Spring allergens can play havoc with your cat's nose, eyes and skin just as much as they can with yours. Keeping your cat indoors during allergy season can help reduce the severity of his symptoms, with a little assistance from your veterinarian to ease your pet's suffering.
Seasonal allergies in your cat are caused by many of the same inhalants that assault your nose as spring arrives. Pollens from various plants and trees, mold and dust mites are the most common types of allergens, and can all turn your cat into a sneezy, itchy and watery-eyed mess. Some cats are affected by numerous allergens, meaning you could remove all traces of pollen from the home but still have dust mites to set your pet's allergies off.
Your cat's allergy symptoms will mostly manifest through respiratory, topical and intestinal signs. Skin irritation is a common symptom, causing your pet to scratch and chew feverishly to ease the maddening itch. You may also notice your cat wheezing, sneezing or coughing, or developing a runny nose or watery eyes. Stomach problems can also signal a seasonal allergy, such as vomiting or diarrhea.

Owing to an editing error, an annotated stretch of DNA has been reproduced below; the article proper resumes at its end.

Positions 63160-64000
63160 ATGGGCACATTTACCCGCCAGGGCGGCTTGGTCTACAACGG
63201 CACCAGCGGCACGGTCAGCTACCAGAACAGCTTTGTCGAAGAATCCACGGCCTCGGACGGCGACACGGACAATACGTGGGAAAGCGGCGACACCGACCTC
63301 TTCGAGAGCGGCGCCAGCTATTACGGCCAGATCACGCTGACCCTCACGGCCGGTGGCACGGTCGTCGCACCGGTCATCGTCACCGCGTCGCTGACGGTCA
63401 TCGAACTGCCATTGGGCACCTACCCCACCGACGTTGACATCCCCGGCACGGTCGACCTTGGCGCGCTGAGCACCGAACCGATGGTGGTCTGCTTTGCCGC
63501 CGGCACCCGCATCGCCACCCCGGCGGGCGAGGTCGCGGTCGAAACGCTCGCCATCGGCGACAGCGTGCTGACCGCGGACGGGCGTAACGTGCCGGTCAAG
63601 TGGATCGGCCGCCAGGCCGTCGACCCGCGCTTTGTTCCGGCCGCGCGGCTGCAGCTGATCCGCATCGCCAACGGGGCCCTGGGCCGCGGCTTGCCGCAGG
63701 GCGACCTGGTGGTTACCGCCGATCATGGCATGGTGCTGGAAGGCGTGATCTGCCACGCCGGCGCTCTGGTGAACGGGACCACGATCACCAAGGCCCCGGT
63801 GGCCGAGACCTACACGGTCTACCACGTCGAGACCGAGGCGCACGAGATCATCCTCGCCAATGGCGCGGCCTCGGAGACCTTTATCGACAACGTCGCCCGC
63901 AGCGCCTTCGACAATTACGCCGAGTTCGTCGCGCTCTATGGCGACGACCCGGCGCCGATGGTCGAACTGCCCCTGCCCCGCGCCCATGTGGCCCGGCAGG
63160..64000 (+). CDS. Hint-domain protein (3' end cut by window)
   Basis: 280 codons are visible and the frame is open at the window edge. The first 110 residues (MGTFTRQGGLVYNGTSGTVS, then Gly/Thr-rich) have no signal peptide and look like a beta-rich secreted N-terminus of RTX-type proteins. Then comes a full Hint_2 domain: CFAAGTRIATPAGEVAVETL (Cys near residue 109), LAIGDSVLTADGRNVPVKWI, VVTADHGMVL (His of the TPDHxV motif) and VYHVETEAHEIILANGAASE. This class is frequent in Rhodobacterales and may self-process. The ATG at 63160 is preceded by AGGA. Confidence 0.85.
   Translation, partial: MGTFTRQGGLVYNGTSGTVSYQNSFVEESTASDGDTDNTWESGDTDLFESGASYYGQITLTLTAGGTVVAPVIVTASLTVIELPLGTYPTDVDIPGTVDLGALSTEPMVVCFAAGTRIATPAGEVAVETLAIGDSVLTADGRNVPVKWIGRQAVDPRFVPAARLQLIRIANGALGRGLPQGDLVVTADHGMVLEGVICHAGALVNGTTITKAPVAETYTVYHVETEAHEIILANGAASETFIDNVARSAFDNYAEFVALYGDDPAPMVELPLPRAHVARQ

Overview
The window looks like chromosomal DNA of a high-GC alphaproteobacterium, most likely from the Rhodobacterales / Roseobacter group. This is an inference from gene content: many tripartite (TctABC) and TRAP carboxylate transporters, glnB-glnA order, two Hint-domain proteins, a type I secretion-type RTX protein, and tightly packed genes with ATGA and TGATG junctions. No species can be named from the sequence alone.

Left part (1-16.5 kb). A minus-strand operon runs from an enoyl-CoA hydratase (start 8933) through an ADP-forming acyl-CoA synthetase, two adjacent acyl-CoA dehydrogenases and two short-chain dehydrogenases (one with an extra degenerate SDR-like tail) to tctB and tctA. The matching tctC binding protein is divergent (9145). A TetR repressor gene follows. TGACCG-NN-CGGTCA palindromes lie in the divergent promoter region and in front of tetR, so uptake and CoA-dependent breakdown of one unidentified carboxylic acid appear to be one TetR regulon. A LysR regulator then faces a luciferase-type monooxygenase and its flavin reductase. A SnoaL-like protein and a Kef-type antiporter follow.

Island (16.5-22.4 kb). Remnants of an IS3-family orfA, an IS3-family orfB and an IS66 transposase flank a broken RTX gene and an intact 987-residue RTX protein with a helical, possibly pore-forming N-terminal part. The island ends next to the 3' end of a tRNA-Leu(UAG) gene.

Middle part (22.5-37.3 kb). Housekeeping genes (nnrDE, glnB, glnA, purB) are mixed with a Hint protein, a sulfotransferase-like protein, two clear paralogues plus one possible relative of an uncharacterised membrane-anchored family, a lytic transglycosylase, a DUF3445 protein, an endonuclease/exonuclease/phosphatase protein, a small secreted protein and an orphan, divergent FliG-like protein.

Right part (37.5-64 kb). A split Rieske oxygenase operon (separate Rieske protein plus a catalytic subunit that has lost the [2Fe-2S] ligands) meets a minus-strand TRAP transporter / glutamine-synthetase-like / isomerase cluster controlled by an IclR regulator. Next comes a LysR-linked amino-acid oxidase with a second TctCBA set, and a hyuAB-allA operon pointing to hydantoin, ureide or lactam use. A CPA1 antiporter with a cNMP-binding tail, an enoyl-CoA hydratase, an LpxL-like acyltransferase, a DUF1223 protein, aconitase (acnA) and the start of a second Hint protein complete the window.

Because all the symptoms associated with seasonal allergies can be caused by a host of other issues, diagnosing seasonal allergies requires a barrage of tests to rule out other problems. Your veterinarian will run tests on your cat's skin and blood to determine what your cat is allergic to and eliminate other conditions such as infections.
The best and least expensive treatment is preventing the allergen from making contact with your cat, which can be easier said than done, depending on what your cat's allergens are. If pollen sets him off, keep him inside during times of high pollen counts and keep the windows closed. Desensitization involves exposing the cat to his allergens in slowly increasing amounts to help him become acclimatized to them, thereby eliminating his body's reaction. Oral medications prescribed by your veterinarian can help reduce the severity of symptoms.
Always check with your veterinarian before changing your pet’s diet, medication, or physical activity routines. This information is not a substitute for a vet’s opinion.
Jane Williams began her writing career in 2000 as the writer and editor of a nationwide marketing company. Her articles have appeared on various websites. Williams briefly attended college for a degree in administration before embarking on her writing career.